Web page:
Quotes Of The Day: Legal Docket Edition

I’m an avid TPM reader and member. One of the features they’ve added in recent years is the Morning Memo. It’s usually compiled and written by TPM executive editor David Kurtz.

Kurtz is a fellow member of the lapsed lawyer club, so I take his opinions on legal issues seriously. He also has Louisiana roots: He graduated from the University of Louisiana at Lafayette in 1993. We have a mutual friend in the late Greg Peters of Suspect Device fame who coined a phrase I’ve used frequently, “Lazy quoting of better writers.”

As you’re well aware, one of my hobby horses is reminding people that current members of the GOP are radicals and reactionaries, not conservatives, which is a positive word to most Americans.

Repeat after me: Don’t Call Them Conservatives.

I’m pleased that the estimable Mr. Kurtz has mounted the same hobby horse in regard to the radical SCOTUS opinion on the Clean Waters Act:

I’ve been working on paring back the conservative v. liberal construct in describing the Supreme Court. “Conservative jurisprudence,” as existed as recently as 20 years ago, arguably had an internal logic and consistency to it. It could be applied – though it wasn’t always, of course – in a consistent and even-handed way that defied particular outcomes. There was a discipline to it, at least in theory. It possessed some intellectual rigor that was worth grappling with even if you were a progressive. There is very little that remains “conservative” about the current Supreme Court majority or what we think of as the Federalist Society’s conservative legal movement. It’s right-wing radicalism that is more outcome-based than they ever accused liberals of being.

I couldn’t have said it better myself. John Marshall Harlan the younger, Sandra Day O’Connor, and Lewis Powell were conservatives. Sam the Sham Alito is a right-wing radical. His opinion in this case was too extreme even for Justice Bro DBA Brett Kavanaugh.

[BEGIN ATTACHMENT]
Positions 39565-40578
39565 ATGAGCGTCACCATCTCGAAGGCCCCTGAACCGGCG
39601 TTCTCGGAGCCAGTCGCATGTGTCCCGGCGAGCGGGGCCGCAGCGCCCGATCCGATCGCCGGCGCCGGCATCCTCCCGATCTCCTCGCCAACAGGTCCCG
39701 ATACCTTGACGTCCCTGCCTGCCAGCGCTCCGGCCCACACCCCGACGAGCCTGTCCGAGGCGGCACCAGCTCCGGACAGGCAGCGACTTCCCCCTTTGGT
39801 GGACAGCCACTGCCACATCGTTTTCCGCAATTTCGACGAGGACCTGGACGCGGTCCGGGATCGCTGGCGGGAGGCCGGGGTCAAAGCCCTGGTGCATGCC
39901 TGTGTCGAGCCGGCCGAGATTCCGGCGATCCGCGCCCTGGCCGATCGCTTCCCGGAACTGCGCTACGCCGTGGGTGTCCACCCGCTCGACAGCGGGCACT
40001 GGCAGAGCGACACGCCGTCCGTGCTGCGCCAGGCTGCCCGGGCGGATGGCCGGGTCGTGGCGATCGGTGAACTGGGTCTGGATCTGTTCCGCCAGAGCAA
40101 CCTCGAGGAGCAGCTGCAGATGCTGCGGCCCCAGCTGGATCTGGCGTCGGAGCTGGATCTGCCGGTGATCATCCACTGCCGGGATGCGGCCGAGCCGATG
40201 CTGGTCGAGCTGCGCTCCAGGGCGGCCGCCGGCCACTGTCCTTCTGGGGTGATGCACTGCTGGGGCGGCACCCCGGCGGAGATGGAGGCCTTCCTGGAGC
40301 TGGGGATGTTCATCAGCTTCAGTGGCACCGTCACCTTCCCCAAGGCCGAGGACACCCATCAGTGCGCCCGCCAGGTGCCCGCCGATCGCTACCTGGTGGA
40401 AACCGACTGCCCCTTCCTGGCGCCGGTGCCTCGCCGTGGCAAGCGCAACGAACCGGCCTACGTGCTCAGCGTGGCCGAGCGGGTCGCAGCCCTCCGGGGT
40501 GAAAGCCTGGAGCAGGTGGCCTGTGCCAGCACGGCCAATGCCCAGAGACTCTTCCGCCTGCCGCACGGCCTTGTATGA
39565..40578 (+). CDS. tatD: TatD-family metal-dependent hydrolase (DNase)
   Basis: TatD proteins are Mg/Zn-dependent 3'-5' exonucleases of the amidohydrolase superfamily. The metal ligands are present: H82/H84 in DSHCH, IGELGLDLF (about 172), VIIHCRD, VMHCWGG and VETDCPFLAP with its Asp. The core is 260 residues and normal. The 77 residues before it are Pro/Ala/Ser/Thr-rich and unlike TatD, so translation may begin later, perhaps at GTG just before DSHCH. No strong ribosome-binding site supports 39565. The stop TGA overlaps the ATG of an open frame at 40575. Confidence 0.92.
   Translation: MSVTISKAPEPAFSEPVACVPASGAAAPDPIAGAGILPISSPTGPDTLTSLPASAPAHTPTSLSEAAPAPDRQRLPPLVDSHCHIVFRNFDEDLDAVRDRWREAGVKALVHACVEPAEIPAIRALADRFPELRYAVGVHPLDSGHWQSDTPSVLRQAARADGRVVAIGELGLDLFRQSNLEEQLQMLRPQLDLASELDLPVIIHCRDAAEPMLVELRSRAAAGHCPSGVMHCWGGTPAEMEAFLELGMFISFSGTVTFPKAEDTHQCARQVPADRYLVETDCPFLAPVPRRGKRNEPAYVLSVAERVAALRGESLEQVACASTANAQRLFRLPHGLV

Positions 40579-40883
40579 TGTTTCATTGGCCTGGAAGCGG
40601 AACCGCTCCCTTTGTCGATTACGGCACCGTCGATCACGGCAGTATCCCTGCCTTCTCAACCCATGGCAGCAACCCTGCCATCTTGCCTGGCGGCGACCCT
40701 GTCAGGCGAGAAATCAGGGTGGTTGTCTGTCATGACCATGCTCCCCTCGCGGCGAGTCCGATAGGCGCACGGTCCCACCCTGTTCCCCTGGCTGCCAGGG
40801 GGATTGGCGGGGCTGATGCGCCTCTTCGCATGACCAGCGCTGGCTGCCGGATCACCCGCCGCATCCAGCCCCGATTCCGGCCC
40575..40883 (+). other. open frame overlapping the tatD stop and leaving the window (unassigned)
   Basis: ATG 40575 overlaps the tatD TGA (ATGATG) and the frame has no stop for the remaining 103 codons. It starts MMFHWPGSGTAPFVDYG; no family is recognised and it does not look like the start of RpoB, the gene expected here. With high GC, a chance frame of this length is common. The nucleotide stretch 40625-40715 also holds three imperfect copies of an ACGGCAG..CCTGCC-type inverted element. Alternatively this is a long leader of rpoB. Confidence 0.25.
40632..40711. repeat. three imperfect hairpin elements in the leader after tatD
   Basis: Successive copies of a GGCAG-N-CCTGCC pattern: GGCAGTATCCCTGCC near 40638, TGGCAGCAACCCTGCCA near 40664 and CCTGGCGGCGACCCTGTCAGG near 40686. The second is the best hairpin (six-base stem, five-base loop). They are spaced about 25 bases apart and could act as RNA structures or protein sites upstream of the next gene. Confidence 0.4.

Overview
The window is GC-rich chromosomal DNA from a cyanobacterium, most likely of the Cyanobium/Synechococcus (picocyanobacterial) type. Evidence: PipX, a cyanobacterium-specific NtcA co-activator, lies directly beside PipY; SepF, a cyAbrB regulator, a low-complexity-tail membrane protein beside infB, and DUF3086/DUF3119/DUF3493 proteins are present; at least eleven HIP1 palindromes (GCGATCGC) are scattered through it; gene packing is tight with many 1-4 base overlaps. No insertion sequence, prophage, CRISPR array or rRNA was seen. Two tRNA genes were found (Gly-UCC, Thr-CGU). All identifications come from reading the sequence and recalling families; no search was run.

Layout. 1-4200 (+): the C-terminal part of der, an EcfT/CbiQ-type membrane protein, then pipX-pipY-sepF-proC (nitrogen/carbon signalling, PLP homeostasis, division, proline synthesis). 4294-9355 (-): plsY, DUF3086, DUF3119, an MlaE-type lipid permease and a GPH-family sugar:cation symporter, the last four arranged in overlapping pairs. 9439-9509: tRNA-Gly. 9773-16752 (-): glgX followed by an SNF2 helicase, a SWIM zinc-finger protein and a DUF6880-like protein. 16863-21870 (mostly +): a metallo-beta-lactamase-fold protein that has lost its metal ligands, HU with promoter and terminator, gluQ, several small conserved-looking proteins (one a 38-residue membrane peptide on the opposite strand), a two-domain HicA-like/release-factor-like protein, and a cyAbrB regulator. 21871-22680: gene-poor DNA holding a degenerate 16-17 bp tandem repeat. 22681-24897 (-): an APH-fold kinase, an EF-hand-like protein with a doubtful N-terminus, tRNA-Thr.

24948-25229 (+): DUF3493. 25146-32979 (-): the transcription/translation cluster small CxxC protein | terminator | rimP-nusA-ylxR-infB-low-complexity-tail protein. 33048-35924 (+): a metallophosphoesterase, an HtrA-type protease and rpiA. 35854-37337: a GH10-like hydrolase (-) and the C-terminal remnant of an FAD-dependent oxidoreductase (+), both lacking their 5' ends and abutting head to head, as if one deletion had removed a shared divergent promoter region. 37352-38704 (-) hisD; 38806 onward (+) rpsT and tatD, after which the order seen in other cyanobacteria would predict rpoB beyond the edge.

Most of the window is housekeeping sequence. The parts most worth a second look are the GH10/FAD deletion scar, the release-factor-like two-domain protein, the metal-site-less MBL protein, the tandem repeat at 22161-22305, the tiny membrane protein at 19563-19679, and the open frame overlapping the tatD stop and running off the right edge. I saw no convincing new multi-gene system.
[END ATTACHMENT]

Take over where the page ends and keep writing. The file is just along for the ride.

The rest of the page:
Repeat after me: Don’t Call Them Conservatives.

The other legal docket quote comes from the judge who sentenced Elmer Stewart Rhodes to 18 years in jail for seditious conspiracy.

After the Oath Keeper leader postured and preened for the Indicted Impeached Insult Comedian, Judge Amit Mehta admonished the convicted felon thusly:

I dare say Mr. Rhodes, and I have never said this to anyone I have sentenced: You, sir, present an ongoing threat and a peril to this country, the republic and the very fabric of democracy.

I couldn’t have said it better myself. Repeat after me: Don’t Call Them Political Prisoners.

Finally, there was some post-sentencing dick waving about the death penalty for seditionists. First, it’s not on the judicial sentencing menu. Second, I am opposed to the death penalty in all cases. I don’t change my position based on how much I detest the defendant. That’s how Trumpers think, which is another reason why they are not conservatives.

The last word goes to Nick Cave & The Bad Seeds with a searing anti-death penalty anthem:

Leave a Reply